Is the US housing market about to stage a recovery? If so, will it have lessons for the UK?
The mood music is cheerful. Some 1.9m jobs have been created in the past five months - much of it thanks to federal spending programmes - and unemployment is down from 10.4 per cent to 8.3 per cent.
In the last quarter the expansion of the US economy, annualised, hit 2.8 per cent. The Dow Jones (at the time of writing) has risen to its highest level since May 2008 and the technology-sector barometer, the Nasdaq, is at its highest for over a decade.
All of this may still unravel but the economy is roughly where it was three years ago, when Barack Obama took office, with one exception - the housing market is still worse. Average residential prices across the country are 32 per cent down on their 2005 levels and housing starts are 75 per cent down.
From all this, there may be two lessons for the UK.
The first is that US housebuilders are reporting gentle rises in demand - from extremely low bases - and put that down to growing optimism (or perhaps reduced pessimism) about the wider economy, thanks to the national government’s injection of investment into service-sector jobs.
One mid-size, mid-market housebuilder, MDC Holdings, even reported a 32 per cent rise in orders for its new houses. Another builder in Atlanta, Beazer Homes, is one of the first to predict it will see more orders in 2012 than in 2011 - again, it says, because of a feel good factor in the wider US economy.
Is that feel-good factor one we could create in the UK, with wider job-creation and spending - perhaps old fashioned Keynesian spending on stations and roads and schools - of the kind now frowned upon by all three major political parties?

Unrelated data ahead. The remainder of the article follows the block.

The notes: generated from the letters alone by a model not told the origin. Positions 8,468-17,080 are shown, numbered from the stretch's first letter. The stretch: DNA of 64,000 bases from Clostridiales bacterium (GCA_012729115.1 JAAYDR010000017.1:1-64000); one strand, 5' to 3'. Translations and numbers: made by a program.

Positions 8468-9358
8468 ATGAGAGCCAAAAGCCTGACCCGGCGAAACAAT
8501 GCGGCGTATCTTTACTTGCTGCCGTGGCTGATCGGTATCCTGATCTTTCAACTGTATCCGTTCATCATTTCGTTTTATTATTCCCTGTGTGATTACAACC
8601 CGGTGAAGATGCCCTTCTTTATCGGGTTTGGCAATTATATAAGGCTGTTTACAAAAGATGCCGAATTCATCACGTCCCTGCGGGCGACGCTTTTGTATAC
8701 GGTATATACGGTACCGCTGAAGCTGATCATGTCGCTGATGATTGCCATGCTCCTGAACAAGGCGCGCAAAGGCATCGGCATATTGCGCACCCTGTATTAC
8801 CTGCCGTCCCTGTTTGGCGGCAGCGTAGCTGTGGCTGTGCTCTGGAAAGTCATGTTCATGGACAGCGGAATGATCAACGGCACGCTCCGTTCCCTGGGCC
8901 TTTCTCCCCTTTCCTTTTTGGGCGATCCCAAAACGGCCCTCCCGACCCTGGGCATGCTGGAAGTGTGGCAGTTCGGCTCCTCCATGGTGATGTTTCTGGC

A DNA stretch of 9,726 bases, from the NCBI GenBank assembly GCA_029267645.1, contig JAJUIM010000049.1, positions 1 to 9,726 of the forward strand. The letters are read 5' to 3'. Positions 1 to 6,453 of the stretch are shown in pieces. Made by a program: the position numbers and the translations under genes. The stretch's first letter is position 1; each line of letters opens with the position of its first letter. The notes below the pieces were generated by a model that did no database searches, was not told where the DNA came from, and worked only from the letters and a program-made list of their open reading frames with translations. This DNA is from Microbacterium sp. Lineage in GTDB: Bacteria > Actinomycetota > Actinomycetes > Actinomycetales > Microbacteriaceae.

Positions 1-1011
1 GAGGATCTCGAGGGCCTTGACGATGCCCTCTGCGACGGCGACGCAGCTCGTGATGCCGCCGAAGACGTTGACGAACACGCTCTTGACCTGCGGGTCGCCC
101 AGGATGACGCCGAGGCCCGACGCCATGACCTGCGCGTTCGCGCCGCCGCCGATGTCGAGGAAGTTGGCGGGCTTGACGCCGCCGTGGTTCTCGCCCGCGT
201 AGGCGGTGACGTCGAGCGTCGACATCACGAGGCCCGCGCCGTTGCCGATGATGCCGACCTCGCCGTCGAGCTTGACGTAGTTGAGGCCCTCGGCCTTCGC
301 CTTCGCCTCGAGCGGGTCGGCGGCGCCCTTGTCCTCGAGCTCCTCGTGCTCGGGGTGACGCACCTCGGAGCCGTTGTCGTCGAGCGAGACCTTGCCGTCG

The second possible lesson is the cooperation that exists between the US property industry and the government.
The National Association of Realtors - a genuinely representative umbrella body for US estate agents, of which there is no comparative body in the UK - is backing Obama’s plan to ease the plight of the country’s 10m households now in negative equity.
Obama wants Congress to agree that these home owners could refinance through government-insured loans. There is at least some sign that the Coalition Government in the UK recognises the usefulness of underwriting loans, in its recently-extended NewBuy Guarantee scheme.
But the US government wants to go much further, and does not limit this to owners buying new property as in the UK. Could this country not go further and faster, as in the US but perhaps using its publicly-owned banks to do more to underwrite home ownership, until the market recovers?
The US and UK economies are not identical and there are no one-solution-fits-all remedies to the western world’s housing problems. But you do sense that the US now realises the scale of the issue and is doing something about it - and that there might just be light at the end of the tunnel, as a result.
If you would like to to comment on this article, click HERE to e-mail Graham.